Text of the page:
A few months before, at the end of November 2020, Alvarez & Marsal gave up its forensic audit of the BBL, which was essential to unblock the international funds of the economic rescue plan. The audit firm invoked a problem of access "to the information and documents necessary to start implementing its mission".


Reform, Recovery, Reconstruction

At the beginning of December 2020, a few months after the catastrophe of the August 4, 2019 explosions in the Port of Beirut, the Conference in Support of the Lebanese Population led to the adoption of a framework called 3RF for Reform, Recovery, Reconstruction. It was supported by a financing facility (Multi-Donor Trust Fund) from the World Bank, the United Nations and the European Union. At the time, UN Secretary General Antonio Guterres stressed: "The Lebanese people have also been waiting too long for the formation of a new government, which will have the capacity to implement the reforms needed to lead Lebanon on the road to recovery". Since then, nothing has changed.

According to the World Bank, 45% of the population lives below the poverty line and 22% below the extreme poverty line. During the economic and health crises, the Lebanese have seen their salaries fall (because they are paid in Lebanese pounds) and their purchasing power plummet.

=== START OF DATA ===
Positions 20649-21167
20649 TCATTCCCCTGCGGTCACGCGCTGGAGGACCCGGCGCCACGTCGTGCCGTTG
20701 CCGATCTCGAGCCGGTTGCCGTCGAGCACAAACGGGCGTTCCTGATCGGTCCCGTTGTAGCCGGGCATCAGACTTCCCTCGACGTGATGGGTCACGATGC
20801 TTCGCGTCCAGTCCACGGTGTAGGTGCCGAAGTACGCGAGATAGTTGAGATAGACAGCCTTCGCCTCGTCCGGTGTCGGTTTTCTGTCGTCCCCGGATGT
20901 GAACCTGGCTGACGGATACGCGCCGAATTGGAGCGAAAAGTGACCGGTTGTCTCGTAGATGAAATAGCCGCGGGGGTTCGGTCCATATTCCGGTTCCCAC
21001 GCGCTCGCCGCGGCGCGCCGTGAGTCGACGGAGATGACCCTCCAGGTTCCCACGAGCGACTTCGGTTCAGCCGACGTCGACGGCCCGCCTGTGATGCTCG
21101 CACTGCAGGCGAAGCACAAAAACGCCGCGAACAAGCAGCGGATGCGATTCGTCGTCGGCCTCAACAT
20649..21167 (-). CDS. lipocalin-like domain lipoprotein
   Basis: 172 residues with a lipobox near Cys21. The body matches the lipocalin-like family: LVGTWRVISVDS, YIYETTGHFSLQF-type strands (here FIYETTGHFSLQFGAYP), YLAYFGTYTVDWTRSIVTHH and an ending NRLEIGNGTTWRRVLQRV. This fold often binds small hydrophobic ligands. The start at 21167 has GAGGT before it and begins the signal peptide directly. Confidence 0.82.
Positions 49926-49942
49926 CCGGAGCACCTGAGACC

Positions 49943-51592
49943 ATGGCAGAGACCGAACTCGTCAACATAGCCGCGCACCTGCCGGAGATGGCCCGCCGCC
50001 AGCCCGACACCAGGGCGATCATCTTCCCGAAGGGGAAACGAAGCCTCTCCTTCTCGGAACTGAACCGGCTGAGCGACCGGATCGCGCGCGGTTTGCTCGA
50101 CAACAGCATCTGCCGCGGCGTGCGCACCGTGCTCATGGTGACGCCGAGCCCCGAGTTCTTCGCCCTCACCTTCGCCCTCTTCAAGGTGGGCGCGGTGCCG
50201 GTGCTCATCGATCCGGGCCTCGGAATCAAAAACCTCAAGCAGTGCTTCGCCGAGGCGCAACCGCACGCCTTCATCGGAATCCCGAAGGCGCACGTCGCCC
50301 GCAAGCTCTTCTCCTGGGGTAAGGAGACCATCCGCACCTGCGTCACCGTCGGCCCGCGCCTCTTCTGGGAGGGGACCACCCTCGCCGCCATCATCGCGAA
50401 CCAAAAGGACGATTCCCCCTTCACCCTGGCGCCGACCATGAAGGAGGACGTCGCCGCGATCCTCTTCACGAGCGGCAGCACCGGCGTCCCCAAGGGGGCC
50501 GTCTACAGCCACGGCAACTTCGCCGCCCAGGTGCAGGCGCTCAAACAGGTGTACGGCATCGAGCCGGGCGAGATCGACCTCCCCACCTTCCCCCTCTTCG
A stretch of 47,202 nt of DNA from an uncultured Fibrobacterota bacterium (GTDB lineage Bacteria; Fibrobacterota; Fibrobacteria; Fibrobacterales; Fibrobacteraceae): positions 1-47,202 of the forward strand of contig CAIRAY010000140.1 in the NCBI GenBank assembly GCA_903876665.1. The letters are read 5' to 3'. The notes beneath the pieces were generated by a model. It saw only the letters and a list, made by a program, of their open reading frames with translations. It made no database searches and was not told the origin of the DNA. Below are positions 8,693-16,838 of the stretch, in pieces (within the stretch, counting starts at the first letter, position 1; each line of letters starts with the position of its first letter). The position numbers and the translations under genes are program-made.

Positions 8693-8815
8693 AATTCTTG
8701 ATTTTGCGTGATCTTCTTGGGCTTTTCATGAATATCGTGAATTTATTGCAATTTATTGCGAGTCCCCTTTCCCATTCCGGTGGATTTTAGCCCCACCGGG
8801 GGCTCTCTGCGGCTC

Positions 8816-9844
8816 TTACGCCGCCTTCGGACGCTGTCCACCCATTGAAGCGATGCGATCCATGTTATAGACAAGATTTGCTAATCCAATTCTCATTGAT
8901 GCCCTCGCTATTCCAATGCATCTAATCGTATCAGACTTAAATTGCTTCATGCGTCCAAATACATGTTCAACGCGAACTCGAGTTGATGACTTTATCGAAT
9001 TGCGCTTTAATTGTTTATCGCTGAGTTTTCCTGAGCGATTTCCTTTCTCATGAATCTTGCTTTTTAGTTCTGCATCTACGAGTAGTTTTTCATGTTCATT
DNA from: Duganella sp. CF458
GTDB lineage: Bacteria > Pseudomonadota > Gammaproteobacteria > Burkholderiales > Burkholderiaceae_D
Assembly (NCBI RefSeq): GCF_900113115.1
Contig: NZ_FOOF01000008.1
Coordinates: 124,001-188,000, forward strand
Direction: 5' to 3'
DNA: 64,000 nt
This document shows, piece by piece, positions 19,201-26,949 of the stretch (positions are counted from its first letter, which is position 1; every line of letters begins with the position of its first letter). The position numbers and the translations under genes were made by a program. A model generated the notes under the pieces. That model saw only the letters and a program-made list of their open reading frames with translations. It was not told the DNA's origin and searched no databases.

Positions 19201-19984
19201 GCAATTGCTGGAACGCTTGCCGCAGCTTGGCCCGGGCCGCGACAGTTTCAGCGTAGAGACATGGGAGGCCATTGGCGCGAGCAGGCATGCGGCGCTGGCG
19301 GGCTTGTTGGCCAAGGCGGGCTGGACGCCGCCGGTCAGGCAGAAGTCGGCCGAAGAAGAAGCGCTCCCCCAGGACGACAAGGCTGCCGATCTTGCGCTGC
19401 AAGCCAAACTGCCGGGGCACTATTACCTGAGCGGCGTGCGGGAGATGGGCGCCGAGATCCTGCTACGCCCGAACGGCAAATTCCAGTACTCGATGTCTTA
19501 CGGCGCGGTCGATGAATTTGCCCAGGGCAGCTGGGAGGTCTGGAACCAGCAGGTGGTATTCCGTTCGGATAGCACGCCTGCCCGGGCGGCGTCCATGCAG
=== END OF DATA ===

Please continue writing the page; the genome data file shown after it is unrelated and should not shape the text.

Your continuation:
With the depreciation of the currency, and the drying up of dollars in its reserves, the Central Bank can no longer compensate the difference between the import price and the price at the official rate thanks to subsidies on foodstuffs (more than 300 products) paid in dollars. These are mainly fuel, wheat and medicines which represent, according to Lebanese government figures, 11% of the average household basket. These subsidies, at a cost of $700 million per month while the BDL has only $19.5 billion in foreign currency reserves of which $17.5 billion are mandatory reserves (September 2020 figure), are likely to disappear, further complicating the inflationary situation on prices.

In January 2020, the World Bank granted $246M (€203.50M) in emergency aid to the country, in the form of money transfers and access to social services for 786,000 Lebanese.


A country in suspension of payments

The economic and social crisis, reinforced by the effects of the Covid-19, the arrival of large numbers of refugees (1.7 million, mostly Syrians), but also a sclerosis of power incapable of reacting, pushes a population into exasperation. It has been mobilizing against the political class since October 2019 and the first demonstrations against the corruption of politicians and very difficult living conditions. The anger resumed with greater intensity at the beginning of March 2021 with the depreciation of the pound.

Lebanon (6.2 million inhabitants) has been in a situation of suspension of payments since March 2020 and has the third largest debt in the world. Its GDP declined by 19.2% in 2020.

At the beginning of February 2021, a survey by the United Nations Conference on Trade and Development (UNCTAD) revealed that Lebanon was nevertheless the Mediterranean developing country with the highest productive capacity, ahead of Tunisia and Montenegro. The institution gave it a Productive Capacity Index (PCI) of 33.7 (out of 100) against 31 for Jordan, 30.5 for Morocco, 27.8 for Algeria and 24.7 for Syria.